The Trump administration illegally ended teen pregnancy prevention grants two years ahead of schedule and is unconstitutionally promoting abstinence-only sex education, according to allegations made in four federal lawsuits filed Thursday.
The lawsuits were filed in federal courts in Washington, Maryland, and the District of Columbia on behalf of nine local government, health care, and oversight organizations. They claim the administration acted arbitrarily and capriciously in ending the grant programs. The lawsuits claim the administration is improperly promoting religious-based abstinence-only sex education programs in violation of the First Amendment’s Establishment Clause, which prohibits government entanglements or endorsements of religions or beliefs.
“HHS’s conduct impermissibly coerces grantees into adopting Christian views by withdrawing access to funding for pregnancy prevention programs unless grantees espouse a Christian viewpoint in administering those programs,” one of the complaints stated.
“The Trump administration is attempting to unlawfully terminate a successful program to reduce teen pregnancy based on an ideologically driven crusade,” Sean Sherman, the lead Public Citizen Litigation Group attorney representing the plaintiffs in the D.C. litigation, said in a statement. “The termination of these grants in the middle of their five-year programs violates the Administrative Procedure Act and will cause substantial unnecessary harm to the communities these organizations serve,” Sherman said.
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In 2010 the U.S. Congress created the Teen Pregnancy Prevention Program (TPP) to help address teen pregnancy rates. According to the complaints, the program provides federal grants for evidence-based teen pregnancy prevention programs targeting underserved communities with high rates of teen pregnancy—including youth of color, youth in foster care, and youth in rural communities. The Department of Health and Human Services (HHS), the federal agency that administers the program, currently funds 76 TPP Program grantees consisting of states, non-profit organizations, school districts, universities, and others.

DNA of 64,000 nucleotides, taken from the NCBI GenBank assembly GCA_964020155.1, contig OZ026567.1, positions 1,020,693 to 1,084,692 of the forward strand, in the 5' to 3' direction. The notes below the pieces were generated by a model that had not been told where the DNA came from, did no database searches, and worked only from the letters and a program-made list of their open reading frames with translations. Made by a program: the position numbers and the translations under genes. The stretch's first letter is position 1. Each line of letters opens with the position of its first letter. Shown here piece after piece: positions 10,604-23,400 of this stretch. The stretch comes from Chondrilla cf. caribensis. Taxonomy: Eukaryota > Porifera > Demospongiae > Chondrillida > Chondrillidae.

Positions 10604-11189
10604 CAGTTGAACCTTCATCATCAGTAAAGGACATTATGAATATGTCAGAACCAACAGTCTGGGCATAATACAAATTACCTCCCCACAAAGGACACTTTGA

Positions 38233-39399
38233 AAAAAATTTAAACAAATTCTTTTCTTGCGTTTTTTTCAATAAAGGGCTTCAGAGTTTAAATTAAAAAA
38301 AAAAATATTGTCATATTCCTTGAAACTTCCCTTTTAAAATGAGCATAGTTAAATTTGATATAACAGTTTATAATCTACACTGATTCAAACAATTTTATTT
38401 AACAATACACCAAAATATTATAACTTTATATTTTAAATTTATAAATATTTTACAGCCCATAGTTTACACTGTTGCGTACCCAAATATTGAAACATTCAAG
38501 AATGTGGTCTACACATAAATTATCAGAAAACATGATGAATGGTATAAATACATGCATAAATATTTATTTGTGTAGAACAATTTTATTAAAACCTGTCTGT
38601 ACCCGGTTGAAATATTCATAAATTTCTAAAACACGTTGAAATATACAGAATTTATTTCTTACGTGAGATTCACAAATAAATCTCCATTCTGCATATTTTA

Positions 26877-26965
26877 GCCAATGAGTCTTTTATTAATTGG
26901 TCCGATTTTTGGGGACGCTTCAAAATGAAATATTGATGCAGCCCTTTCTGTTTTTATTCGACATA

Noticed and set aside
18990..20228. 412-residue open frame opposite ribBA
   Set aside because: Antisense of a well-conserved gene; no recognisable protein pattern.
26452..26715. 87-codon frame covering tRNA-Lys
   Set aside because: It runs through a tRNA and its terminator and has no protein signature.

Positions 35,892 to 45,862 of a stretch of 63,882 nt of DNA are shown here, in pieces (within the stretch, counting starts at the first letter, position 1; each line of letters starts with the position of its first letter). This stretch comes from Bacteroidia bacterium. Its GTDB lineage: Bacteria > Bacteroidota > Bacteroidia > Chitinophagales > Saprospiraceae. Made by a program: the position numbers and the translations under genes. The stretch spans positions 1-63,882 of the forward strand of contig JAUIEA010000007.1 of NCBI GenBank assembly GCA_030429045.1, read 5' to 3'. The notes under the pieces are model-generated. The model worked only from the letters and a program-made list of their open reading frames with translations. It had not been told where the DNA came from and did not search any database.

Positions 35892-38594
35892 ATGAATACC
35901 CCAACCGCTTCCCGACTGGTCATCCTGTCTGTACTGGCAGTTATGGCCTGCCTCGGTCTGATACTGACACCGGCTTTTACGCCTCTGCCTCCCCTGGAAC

As of September 2016, the TPP Program was on track to serve an estimated 1.2 million youths across the United States, according to the complaint.
In May 2017, President Trump’s proposed budget for 2018 called for eliminating the TPP Program and sought $277 million to extend abstinence education in its place. In July, HHS notified the recipients of 81 TPP Program grants, including the plaintiffs, that their grants would be terminated as of June 30, 2018—a full two years before their projects were set to end. HHS neither provided an explanation for the decision to end the grants early nor did it give the plaintiffs or the other grantees any ability to challenge that decision, according to the lawsuits.
“The Trump-Pence administration is trying to abruptly eliminate a valuable one effective program in order to impose its beliefs on everyone—ant it’s putting young people at risk,” Leslie Kantor, vice president of education at Planned Parenthood Federation of America, said in a statement.
The lawsuits ask that funding for the program be reinstated to serve the approximately 1.2 million young people that would benefit. The groups are represented by lawyers at Planned Parenthood, Democracy Forward, Public Citizen, and Arnold & Porter. The suits are filed on behalf of nine plaintiffs, including Planned Parenthood affiliates, Healthy Teen Network, and Seattle’s King County Health Department.
“We support the plaintiffs’ efforts to reinstate support for grantees of the Teen Pregnancy Prevention Program,” Ginny Ehrlich, CEO of Power to Decide, an advocacy organization dedicated to preventing unplanned pregnancy, said in a statement emailed to Rewire. “Doing so will ensure that an estimated 1.2 million youth will receive high quality, evidence-based sex education.”
The Trump administration has not yet responded to the lawsuit.
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